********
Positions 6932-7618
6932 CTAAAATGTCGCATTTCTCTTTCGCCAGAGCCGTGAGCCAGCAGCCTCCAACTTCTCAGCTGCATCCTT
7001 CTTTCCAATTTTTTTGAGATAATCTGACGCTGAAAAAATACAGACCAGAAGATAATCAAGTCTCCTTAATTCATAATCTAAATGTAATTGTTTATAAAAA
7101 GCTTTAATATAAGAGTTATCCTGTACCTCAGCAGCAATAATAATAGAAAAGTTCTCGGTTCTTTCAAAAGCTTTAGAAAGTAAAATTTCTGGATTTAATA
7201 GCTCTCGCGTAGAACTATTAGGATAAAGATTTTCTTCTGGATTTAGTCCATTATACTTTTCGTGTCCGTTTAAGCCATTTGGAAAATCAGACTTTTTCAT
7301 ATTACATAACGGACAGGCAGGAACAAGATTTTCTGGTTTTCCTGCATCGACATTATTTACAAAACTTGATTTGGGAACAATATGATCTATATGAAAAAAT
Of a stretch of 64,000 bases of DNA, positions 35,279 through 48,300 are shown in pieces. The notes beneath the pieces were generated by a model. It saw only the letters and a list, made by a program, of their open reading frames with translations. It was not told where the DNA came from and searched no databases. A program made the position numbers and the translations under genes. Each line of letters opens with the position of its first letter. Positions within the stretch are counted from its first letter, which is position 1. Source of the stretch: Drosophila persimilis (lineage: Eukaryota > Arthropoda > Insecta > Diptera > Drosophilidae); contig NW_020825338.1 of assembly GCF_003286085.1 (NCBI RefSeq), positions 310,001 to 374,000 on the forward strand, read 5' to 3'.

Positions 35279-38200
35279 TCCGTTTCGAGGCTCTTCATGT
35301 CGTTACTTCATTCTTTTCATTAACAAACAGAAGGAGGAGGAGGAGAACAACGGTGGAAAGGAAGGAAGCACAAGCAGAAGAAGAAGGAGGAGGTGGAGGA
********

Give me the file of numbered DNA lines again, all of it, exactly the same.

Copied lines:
Positions 6932-7618
6932 CTAAAATGTCGCATTTCTCTTTCGCCAGAGCCGTGAGCCAGCAGCCTCCAACTTCTCAGCTGCATCCTT
7001 CTTTCCAATTTTTTTGAGATAATCTGACGCTGAAAAAATACAGACCAGAAGATAATCAAGTCTCCTTAATTCATAATCTAAATGTAATTGTTTATAAAAA
7101 GCTTTAATATAAGAGTTATCCTGTACCTCAGCAGCAATAATAATAGAAAAGTTCTCGGTTCTTTCAAAAGCTTTAGAAAGTAAAATTTCTGGATTTAATA
7201 GCTCTCGCGTAGAACTATTAGGATAAAGATTTTCTTCTGGATTTAGTCCATTATACTTTTCGTGTCCGTTTAAGCCATTTGGAAAATCAGACTTTTTCAT
7301 ATTACATAACGGACAGGCAGGAACAAGATTTTCTGGTTTTCCTGCATCGACATTATTTACAAAACTTGATTTGGGAACAATATGATCTATATGAAAAAAT
Of a stretch of 64,000 bases of DNA, positions 35,279 through 48,300 are shown in pieces. The notes beneath the pieces were generated by a model. It saw only the letters and a list, made by a program, of their open reading frames with translations. It was not told where the DNA came from and searched no databases. A program made the position numbers and the translations under genes. Each line of letters opens with the position of its first letter. Positions within the stretch are counted from its first letter, which is position 1. Source of the stretch: Drosophila persimilis (lineage: Eukaryota > Arthropoda > Insecta > Diptera > Drosophilidae); contig NW_020825338.1 of assembly GCF_003286085.1 (NCBI RefSeq), positions 310,001 to 374,000 on the forward strand, read 5' to 3'.

Positions 35279-38200
35279 TCCGTTTCGAGGCTCTTCATGT
35301 CGTTACTTCATTCTTTTCATTAACAAACAGAAGGAGGAGGAGGAGAACAACGGTGGAAAGGAAGGAAGCACAAGCAGAAGAAGAAGGAGGAGGTGGAGGA